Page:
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Working from the (river) bottom up to conserve the western ridged mussel

By Emilie Blevins on 17 August 2020
Emilie Blevins

The western ridged mussel (Gonidea angulata) is one of just a few species of freshwater mussels native to North America west of the Continental Divide. This mussel can live for many decades in our rivers and streams, and is the only living member of its genus, making it unique among North America’s freshwater mussel fauna. Sadly, the western ridged mussel has declined over much of its range and faces numerous threats where it still occurs, bringing it to the point where it is at risk of extinction. The Xerces Society has submitted a petition to secure much-needed protections for this freshwater mussel species under the federal Endangered Species Act (ESA).  

Freshwater mussels, as a group, are among the most imperiled species groups in the world. If listed, the western ridged mussel would join more than 90 other mussel species in the United States (of the 300 or so species that live, or once lived here) that are already listed under the ESA, with the hope that it will not also join the 30 or so North American species that are now extinct. With a tenth of the country’s mussel species already lost forever, the stakes are high, and yet, there is still an opportunity to provide meaningful protection to the western ridged mussel.

 

A freshwater mussel tucked between rocks. The mussel is slightly open, showing the mass of fingerlike projections that cover the hole where it sucks in river water.
One of the few western ridged mussels still found alive in the Chehalis River, Washington state. Enigmatic die-offs have devastated mussel beds in the Chehalis River, as well as several other Pacific Northwest rivers. (Photo: Xerces Society / Emilie Blevins.)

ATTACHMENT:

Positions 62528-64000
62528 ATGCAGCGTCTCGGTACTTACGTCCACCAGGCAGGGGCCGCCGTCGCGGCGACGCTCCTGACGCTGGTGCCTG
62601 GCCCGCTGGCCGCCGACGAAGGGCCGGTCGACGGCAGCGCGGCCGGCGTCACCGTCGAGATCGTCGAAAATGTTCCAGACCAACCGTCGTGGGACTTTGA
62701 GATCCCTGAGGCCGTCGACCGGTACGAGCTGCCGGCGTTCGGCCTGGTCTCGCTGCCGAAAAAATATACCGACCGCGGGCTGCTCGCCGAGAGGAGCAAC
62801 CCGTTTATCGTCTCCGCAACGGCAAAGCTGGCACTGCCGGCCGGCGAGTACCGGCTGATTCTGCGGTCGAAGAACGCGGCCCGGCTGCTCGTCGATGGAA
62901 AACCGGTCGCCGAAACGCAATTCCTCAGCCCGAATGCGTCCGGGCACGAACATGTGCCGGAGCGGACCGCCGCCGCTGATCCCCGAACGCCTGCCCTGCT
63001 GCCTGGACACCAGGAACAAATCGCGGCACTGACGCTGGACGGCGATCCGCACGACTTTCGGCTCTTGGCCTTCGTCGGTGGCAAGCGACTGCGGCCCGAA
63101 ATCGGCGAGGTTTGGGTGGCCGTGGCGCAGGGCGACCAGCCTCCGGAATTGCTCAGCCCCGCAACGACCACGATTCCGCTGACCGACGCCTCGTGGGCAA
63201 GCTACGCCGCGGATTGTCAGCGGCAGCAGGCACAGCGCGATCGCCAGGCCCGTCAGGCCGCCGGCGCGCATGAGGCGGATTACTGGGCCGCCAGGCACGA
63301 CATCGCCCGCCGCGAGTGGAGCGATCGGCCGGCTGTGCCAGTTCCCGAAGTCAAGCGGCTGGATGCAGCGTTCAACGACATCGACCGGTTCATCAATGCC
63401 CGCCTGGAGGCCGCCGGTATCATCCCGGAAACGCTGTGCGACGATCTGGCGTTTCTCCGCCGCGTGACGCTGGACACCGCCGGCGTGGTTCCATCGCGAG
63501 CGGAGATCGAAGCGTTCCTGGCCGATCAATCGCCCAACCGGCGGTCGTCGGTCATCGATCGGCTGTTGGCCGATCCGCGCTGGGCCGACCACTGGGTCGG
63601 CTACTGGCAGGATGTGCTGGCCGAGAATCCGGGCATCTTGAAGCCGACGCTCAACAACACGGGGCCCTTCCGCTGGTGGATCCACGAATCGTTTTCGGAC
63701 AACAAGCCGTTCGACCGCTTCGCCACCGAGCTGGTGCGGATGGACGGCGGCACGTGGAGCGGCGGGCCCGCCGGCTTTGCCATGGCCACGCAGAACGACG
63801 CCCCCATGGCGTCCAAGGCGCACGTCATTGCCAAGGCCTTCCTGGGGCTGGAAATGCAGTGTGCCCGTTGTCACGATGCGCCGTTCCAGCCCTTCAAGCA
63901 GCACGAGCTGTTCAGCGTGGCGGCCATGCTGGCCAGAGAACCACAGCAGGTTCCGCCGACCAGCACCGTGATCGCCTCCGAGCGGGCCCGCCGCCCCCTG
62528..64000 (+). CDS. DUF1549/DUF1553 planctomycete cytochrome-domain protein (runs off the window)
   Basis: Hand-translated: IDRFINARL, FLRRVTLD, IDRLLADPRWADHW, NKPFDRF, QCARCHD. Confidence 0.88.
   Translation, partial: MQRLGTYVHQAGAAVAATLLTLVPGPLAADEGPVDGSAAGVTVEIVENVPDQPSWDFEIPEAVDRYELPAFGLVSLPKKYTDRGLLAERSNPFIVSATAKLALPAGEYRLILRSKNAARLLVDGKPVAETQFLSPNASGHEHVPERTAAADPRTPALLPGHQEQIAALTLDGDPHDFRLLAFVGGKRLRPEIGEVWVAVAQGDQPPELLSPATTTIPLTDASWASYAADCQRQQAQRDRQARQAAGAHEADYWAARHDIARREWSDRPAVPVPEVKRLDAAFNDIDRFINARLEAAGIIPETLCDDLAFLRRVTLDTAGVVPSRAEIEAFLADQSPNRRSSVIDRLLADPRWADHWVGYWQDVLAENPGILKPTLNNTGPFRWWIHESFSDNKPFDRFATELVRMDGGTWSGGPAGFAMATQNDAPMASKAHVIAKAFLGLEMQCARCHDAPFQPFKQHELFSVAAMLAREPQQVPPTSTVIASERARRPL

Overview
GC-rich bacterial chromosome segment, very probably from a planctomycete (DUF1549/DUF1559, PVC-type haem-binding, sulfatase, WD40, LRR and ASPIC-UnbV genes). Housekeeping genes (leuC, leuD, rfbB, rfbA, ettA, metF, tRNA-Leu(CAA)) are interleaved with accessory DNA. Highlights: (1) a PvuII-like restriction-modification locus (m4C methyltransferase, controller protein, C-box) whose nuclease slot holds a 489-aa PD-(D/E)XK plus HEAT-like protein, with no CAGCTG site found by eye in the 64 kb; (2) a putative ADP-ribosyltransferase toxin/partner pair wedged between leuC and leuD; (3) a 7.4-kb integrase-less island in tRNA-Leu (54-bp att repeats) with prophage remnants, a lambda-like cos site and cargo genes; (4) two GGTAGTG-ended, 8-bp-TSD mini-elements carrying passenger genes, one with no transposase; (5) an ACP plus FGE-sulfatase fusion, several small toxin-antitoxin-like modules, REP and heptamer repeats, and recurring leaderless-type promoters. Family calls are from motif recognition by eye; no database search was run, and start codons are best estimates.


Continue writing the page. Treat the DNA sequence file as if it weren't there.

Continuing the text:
Historically, the species once occurred as far south as San Diego County in California. Yet, even as early as 1912, malacologists (scientists who study mollusks such as freshwater mussels and snails) warned that our management of lakes and rivers would soon lead to the extirpation of mussel species from southern California. Now, more than 100 years later, the western ridged mussel faces not just a contraction of its former range—though as predicted, it has not been seen in rivers south of San Francisco Bay, despite multiple surveys—but extinction. 

Among the many threats the species faces, one of the most concerning is the recent occurrence of die-offs. As we documented in our petition, thousands of western ridged mussels may perish over the course of one or just a few years from as-yet unknown causes. Research into these die-offs by Xerces Society scientists and biologists at the US Fish and Wildlife Service, US Geological Survey, and University of Wisconsin–Madison, have identified an association with a novel virus. This virus, as well as other factors, may decrease the resiliency of western ridged mussel populations, and further research and conservation action is critically needed to clarify the cause, or causes, of the die-offs, so that remaining populations may be protected.

Amidst this emerging threat remain myriad others, which impact not just the western ridged mussel, but also many aquatic species. These threats include water abstraction, poor water quality, habitat destruction, climate change, inadequate protection from recreational harvest and other impacts, and introduction of invasive species. In many places, western ridged mussel beds have disappeared without anyone noticing, until all that remains are the empty shells.

 

Laid out in the bed of a pickup truck, the brown-and-white weathered shells and shell fragments are the only signs that western ridged mussels where once abundant in this river.
Careful surveys often fail to find any live western ridged mussels at sites where they were likely once abundant. At this site in the Crooked River basin of Oregon, 9 shells and shell fragments are the only evidence that the species was once present. (Photo: Xerces Society / Emilie Blevins.)